University Of Tasmania
141813 - zinc modulates several.pdf (1.77 MB)

Zinc modulates several transcription-factor regulated pathways in mouse skeletal muscle cells

Download (1.77 MB)
journal contribution
posted on 2023-05-20, 19:22 authored by Vahidi Ferdowsi, P, Ng, R, John Adulcikas, Sukhwinder SohalSukhwinder Sohal, Stephen MyersStephen Myers
Zinc is an essential metal ion involved in many biological processes. Studies have shown that zinc can activate several molecules in the insulin signalling pathway and the concomitant uptake of glucose in skeletal muscle cells. However, there is limited information on other potential pathways that zinc can activate in skeletal muscle. Accordingly, this study aimed to identify other zinc-activating pathways in skeletal muscle cells to further delineate the role of this metal ion in cellular processes. Mouse C2C12 skeletal muscle cells were treated with insulin (10 nM), zinc (20 µM), and the zinc chelator TPEN (various concentrations) over 60 min. Western blots were performed for the zinc-activation of pAkt, pErk, and pCreb. A Cignal 45-Reporter Array that targets 45 signalling pathways was utilised to test the ability of zinc to activate pathways that have not yet been described. Zinc and insulin activated pAkt over 60 min as expected. Moreover, the treatment of C2C12 skeletal muscle cells with TPEN reduced the ability of zinc to activate pAkt and pErk. Zinc also activated several associated novel transcription factor pathways including Nrf1/Nrf2, ATF6, CREB, EGR1, STAT1, AP-1, PPAR, and TCF/LEF, and pCREB protein over 120 min of zinc treatment. These studies have shown that zinc’s activity extends beyond that of insulin signalling and plays a role in modulating novel transcription factor activated pathways. Further studies to determine the exact role of zinc in the activation of transcription factor pathways will provide novel insights into this metal ion actions.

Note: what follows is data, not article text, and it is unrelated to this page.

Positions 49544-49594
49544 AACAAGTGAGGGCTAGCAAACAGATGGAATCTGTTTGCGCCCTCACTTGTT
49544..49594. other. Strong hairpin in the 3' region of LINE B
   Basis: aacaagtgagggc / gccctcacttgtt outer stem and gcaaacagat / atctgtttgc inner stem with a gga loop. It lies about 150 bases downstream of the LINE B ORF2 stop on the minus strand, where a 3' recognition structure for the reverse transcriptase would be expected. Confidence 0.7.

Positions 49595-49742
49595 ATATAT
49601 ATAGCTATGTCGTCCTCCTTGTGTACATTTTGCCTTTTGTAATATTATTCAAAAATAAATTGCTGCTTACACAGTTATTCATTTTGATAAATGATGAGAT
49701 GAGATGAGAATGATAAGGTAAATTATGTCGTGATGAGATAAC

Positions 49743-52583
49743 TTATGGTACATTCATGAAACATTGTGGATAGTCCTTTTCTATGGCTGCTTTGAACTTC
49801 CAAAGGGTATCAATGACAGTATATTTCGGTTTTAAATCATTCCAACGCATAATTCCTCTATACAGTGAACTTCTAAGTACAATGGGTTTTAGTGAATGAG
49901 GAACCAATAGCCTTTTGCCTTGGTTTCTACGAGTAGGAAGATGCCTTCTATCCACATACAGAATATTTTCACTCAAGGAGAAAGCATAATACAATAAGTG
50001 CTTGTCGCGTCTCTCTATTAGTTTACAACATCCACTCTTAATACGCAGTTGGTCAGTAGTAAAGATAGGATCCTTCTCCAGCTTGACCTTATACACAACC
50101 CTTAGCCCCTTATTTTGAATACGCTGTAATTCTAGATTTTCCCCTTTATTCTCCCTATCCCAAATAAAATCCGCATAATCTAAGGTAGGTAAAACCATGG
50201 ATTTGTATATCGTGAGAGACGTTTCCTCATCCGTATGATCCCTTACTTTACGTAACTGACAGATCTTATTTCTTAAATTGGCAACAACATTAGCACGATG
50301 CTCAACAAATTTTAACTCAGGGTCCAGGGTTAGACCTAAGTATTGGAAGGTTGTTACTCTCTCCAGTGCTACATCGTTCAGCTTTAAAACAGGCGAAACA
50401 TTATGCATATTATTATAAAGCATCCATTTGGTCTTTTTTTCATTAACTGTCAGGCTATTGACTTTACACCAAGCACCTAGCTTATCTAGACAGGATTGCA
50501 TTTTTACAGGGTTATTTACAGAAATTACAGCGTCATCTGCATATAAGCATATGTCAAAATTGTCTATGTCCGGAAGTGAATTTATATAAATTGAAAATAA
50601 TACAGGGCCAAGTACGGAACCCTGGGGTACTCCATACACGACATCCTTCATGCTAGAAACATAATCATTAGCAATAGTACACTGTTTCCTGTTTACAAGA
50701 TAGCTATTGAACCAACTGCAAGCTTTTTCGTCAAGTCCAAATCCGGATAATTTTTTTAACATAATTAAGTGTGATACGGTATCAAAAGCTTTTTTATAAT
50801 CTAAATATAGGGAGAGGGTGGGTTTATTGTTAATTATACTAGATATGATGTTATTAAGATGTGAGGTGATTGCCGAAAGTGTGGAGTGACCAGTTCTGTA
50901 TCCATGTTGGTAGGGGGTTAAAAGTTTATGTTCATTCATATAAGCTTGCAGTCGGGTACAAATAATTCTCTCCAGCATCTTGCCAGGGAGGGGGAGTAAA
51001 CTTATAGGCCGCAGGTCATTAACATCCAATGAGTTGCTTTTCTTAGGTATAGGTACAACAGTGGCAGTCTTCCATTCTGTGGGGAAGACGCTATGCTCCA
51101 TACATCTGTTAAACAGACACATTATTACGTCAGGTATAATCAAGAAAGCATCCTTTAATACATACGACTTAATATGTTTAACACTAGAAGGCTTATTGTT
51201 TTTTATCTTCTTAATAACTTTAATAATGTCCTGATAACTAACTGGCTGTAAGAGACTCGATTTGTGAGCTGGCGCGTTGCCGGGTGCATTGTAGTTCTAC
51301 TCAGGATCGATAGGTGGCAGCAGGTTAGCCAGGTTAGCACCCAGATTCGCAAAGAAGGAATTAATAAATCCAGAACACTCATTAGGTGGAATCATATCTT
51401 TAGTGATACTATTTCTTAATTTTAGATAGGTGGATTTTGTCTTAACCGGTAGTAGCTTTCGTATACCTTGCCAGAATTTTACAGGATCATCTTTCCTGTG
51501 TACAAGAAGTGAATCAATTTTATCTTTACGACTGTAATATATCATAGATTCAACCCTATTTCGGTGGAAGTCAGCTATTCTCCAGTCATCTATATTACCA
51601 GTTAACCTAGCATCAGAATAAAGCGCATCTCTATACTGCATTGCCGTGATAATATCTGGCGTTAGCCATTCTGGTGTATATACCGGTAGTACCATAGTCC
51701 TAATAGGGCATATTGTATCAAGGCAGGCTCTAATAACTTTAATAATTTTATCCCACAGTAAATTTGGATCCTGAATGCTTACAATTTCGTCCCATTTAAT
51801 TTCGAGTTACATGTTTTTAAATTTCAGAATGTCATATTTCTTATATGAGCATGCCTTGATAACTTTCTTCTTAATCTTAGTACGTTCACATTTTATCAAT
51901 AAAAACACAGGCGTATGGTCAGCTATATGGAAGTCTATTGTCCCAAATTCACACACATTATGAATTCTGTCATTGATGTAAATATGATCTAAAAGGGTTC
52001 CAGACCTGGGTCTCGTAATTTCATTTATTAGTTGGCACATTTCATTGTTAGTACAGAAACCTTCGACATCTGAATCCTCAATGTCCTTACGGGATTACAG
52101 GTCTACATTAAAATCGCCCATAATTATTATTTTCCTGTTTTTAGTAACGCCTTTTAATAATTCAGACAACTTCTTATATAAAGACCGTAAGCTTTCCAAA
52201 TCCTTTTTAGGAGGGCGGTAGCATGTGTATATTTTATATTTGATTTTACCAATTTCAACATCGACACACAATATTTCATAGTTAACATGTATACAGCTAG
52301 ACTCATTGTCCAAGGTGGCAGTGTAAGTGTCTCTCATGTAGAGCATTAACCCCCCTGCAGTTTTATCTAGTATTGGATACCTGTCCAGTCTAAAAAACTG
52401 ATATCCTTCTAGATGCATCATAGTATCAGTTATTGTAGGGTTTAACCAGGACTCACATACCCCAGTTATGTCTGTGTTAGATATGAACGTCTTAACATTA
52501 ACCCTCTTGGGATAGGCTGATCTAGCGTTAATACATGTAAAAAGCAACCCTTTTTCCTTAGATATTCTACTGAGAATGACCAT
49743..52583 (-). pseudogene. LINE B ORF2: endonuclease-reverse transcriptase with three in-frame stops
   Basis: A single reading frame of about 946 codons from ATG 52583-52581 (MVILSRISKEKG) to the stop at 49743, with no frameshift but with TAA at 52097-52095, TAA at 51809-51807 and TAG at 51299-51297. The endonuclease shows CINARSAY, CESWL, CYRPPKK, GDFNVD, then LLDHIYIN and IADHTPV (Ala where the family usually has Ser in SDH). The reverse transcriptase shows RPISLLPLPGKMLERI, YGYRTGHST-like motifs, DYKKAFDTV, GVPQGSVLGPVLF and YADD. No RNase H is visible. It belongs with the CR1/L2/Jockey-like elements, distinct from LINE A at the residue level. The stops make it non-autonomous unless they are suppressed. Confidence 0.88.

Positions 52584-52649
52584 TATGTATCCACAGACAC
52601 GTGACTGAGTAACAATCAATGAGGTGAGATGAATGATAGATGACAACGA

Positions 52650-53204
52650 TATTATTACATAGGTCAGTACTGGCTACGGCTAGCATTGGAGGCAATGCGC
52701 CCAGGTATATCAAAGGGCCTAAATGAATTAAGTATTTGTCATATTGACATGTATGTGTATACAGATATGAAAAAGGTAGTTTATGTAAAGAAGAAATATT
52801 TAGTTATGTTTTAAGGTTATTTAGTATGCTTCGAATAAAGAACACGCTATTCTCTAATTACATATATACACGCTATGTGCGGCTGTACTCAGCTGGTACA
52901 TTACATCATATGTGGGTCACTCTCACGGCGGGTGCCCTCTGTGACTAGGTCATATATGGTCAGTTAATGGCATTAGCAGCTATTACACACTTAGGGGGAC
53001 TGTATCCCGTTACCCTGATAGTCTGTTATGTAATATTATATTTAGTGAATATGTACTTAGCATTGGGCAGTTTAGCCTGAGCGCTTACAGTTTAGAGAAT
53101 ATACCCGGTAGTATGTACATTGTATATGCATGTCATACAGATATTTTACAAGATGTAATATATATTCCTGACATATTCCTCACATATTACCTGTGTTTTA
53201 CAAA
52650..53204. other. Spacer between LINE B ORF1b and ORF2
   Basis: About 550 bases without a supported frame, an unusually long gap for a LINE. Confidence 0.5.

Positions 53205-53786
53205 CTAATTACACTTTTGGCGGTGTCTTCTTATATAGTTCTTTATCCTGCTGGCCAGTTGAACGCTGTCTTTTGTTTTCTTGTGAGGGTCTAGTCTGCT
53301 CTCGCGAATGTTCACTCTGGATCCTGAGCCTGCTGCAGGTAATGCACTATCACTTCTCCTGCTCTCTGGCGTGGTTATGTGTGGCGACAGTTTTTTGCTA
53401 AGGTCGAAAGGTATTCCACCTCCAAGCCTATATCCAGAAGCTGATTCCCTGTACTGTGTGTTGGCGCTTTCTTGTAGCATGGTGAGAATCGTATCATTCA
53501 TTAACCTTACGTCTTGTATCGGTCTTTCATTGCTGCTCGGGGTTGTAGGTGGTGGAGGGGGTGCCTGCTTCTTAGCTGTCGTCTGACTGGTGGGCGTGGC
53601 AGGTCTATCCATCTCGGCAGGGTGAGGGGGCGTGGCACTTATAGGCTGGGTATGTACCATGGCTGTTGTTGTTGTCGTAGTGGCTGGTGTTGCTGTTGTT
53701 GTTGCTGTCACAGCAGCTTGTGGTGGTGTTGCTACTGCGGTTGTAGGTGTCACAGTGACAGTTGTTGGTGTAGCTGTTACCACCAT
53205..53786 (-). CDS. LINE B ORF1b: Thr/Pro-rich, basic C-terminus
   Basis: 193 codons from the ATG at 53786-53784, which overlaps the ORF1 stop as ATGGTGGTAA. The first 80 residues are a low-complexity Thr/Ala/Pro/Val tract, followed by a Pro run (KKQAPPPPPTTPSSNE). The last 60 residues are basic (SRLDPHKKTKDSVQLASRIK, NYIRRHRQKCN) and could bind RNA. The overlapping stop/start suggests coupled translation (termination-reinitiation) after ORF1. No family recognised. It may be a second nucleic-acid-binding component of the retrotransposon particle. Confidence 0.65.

Clifford Craig Foundation


Publication title






Article number









School of Health Sciences


Molecular Diversity Preservation International

Place of publication

Matthaeusstrasse 11, Basel, Switzerland, Ch-4057

Rights statement

© 2020 by the authors. Licensee MDPI, Basel, Switzerland. This article is an open access article distributed under the terms and conditions of the Creative Commons Attribution (CC BY) license

Repository Status

  • Open

Socio-economic Objectives

Prevention of human diseases and conditions

Usage metrics

    University Of Tasmania